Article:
Begun on 26 May 1863, the Hottinguer shaft is 618 metres deep, making it one of the deepest in France.
To reach such a depth, it had an innovative extraction system for the time, devised by the director, Zulma Blanchet. He invented a revolutionary atmospheric extraction system housed in a building with the architecture of the "Tour Malakoff".
A revolutionary extraction system
This atmospheric tube system remains unique in the world: in a tube 1.60 metres in diameter and 550 metres long (machined in Le Creusot), the cage piston, by suction created by the vacuum, can lift 4.5 tonnes of coal in 7 minutes, while it aerates the galleries.
The Malakoff Tower
As the extraction system required very high installations, a German-inspired Malakoff tower was built between 1872 and 1876 to protect the headframe of the Hottinguer shaft and the extraction machine.
The heritage value of this building has been recognised since the end of the 19th century, with visits organised and memoirs written.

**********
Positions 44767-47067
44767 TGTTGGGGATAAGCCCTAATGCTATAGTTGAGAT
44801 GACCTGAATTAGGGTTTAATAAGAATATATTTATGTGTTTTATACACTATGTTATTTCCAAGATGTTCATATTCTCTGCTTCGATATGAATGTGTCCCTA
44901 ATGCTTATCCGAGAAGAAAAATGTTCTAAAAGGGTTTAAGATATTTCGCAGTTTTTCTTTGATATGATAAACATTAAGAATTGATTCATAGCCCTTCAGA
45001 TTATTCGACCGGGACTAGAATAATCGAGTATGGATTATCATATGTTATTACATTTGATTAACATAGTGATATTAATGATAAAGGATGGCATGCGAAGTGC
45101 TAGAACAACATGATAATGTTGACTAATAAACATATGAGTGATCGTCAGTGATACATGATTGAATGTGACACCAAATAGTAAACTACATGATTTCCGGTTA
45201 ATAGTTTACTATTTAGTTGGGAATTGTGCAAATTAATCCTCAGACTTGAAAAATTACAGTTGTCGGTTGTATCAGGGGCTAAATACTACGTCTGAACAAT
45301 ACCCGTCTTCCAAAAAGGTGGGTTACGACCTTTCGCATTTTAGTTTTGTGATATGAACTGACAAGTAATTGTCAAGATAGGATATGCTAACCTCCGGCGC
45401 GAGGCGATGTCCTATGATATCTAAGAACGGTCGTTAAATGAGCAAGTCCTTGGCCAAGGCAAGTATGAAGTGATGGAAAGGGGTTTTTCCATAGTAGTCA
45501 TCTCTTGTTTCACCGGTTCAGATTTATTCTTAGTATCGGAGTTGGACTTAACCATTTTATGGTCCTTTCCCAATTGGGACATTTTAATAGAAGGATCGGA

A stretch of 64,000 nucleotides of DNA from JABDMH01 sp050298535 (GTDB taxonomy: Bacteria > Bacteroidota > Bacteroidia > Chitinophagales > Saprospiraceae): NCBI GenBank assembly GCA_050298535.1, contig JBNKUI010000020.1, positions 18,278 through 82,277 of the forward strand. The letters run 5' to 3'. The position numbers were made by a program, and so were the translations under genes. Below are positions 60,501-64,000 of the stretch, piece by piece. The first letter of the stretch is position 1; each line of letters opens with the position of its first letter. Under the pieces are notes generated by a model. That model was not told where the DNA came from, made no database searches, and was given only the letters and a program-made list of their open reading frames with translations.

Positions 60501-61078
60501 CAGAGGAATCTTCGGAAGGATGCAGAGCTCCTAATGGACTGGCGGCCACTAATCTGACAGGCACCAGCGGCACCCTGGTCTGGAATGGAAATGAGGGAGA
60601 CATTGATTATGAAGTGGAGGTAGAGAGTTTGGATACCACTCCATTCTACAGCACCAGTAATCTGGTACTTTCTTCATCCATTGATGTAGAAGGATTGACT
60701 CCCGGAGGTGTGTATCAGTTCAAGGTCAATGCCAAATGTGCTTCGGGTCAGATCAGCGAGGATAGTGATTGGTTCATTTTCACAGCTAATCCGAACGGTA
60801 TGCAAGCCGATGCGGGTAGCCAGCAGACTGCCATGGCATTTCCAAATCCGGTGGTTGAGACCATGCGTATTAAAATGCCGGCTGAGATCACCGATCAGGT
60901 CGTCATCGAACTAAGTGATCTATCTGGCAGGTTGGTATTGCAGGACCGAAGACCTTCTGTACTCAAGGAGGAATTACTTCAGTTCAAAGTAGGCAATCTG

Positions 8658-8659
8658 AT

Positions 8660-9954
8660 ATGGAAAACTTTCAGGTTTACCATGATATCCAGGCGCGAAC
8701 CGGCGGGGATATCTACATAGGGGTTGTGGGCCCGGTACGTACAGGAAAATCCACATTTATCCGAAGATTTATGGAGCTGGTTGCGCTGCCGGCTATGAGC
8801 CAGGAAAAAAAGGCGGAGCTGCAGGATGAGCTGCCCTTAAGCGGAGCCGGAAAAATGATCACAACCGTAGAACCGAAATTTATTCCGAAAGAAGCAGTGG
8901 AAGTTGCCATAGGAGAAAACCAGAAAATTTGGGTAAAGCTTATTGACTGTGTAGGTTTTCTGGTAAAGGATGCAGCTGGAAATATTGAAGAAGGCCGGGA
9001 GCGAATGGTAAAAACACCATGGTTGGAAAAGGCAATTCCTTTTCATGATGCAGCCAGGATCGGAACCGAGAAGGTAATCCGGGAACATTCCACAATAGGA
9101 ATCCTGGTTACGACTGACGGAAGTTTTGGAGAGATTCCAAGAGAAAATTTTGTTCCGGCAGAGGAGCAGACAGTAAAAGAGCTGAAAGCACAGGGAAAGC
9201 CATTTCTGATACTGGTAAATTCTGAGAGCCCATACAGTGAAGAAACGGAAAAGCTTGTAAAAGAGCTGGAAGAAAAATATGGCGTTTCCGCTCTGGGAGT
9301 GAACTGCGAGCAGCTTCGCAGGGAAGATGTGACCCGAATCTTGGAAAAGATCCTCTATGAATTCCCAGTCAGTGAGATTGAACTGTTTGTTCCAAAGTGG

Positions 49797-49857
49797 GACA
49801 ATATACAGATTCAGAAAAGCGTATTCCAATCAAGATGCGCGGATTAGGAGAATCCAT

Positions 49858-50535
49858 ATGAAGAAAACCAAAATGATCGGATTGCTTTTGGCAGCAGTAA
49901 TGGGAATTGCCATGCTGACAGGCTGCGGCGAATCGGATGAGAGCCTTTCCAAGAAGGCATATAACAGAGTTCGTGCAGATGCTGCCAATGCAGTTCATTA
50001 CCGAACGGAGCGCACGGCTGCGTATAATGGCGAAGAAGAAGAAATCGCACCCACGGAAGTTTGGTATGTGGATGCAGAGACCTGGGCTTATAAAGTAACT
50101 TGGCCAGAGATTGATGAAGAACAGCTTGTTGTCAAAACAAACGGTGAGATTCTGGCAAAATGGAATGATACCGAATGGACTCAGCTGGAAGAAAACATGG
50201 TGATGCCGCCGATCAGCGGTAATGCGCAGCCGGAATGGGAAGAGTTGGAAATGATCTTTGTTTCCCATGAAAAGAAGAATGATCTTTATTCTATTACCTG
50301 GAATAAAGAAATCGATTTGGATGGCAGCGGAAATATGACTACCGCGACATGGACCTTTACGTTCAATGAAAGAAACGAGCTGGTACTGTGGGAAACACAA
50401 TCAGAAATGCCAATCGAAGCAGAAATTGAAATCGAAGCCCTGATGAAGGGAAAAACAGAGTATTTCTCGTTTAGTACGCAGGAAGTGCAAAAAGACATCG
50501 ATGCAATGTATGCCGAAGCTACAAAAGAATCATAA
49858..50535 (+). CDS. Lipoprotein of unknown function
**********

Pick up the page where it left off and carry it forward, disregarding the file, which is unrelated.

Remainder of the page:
Today, this structure is recognised as one of the most important examples of our industrial heritage, and a number of books have been written about it.
This monument is a candidate for classification as a Historic Monument and is undergoing extensive renovation work.
However, the deposit did not live up to Zulma Blanchet's expectations, as coal was only found at a depth of 618 metres on 17 November 1871 (i.e. 8 years after the start of prospecting!!). Atmospheric extraction was abandoned around 1884 and the shaft closed in 1936.
In 1910, a power station was added to the monumental building, providing electricity to villages as far as Autun and the Côte de Beaune (Meursault, Volnay and Pommard) (until June 1943).